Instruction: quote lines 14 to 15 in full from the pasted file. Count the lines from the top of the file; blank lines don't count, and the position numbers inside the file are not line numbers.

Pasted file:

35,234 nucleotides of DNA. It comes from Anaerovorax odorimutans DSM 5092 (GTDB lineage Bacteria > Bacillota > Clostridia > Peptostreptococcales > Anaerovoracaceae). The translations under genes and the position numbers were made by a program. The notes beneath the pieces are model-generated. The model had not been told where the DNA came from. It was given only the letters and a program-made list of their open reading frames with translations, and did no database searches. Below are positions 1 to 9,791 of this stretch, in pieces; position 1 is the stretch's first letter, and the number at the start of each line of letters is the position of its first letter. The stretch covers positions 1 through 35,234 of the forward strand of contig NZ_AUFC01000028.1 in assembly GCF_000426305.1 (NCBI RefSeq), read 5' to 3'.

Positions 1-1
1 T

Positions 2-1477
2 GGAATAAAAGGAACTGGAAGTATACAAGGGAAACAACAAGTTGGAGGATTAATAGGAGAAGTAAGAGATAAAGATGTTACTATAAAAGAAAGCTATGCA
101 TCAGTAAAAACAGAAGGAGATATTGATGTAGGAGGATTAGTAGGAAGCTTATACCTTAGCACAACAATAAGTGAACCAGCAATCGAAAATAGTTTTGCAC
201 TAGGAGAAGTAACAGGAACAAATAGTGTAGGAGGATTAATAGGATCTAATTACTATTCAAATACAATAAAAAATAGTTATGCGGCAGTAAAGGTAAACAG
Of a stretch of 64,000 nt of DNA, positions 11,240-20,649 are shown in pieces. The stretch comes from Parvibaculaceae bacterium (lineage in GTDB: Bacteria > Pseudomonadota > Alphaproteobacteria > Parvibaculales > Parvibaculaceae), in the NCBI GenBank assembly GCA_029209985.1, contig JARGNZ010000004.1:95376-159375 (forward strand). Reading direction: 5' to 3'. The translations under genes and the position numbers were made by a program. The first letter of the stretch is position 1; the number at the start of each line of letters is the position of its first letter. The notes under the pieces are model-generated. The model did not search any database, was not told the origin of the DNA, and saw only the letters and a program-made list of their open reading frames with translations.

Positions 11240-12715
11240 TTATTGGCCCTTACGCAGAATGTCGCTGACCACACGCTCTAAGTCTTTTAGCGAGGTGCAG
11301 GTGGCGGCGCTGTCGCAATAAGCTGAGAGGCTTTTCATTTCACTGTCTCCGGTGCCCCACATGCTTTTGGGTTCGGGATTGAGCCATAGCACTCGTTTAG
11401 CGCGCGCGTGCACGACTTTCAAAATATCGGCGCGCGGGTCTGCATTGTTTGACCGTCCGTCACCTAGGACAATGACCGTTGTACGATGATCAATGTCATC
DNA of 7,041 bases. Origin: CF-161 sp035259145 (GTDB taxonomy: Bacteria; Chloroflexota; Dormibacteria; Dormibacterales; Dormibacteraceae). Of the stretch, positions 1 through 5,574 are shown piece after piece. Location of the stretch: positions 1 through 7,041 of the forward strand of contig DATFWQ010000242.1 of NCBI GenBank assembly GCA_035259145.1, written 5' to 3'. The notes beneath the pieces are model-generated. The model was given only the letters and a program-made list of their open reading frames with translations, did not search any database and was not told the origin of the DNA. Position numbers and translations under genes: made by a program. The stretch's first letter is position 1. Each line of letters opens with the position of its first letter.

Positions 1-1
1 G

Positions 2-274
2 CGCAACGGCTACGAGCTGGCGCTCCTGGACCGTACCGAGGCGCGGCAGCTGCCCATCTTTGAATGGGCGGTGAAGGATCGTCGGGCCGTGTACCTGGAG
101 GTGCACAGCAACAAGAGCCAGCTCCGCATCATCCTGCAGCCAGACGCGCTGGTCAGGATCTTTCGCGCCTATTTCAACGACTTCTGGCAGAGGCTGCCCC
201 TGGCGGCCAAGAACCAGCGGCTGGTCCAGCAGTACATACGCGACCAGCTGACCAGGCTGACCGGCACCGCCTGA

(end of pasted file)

Positions 1-1
1 G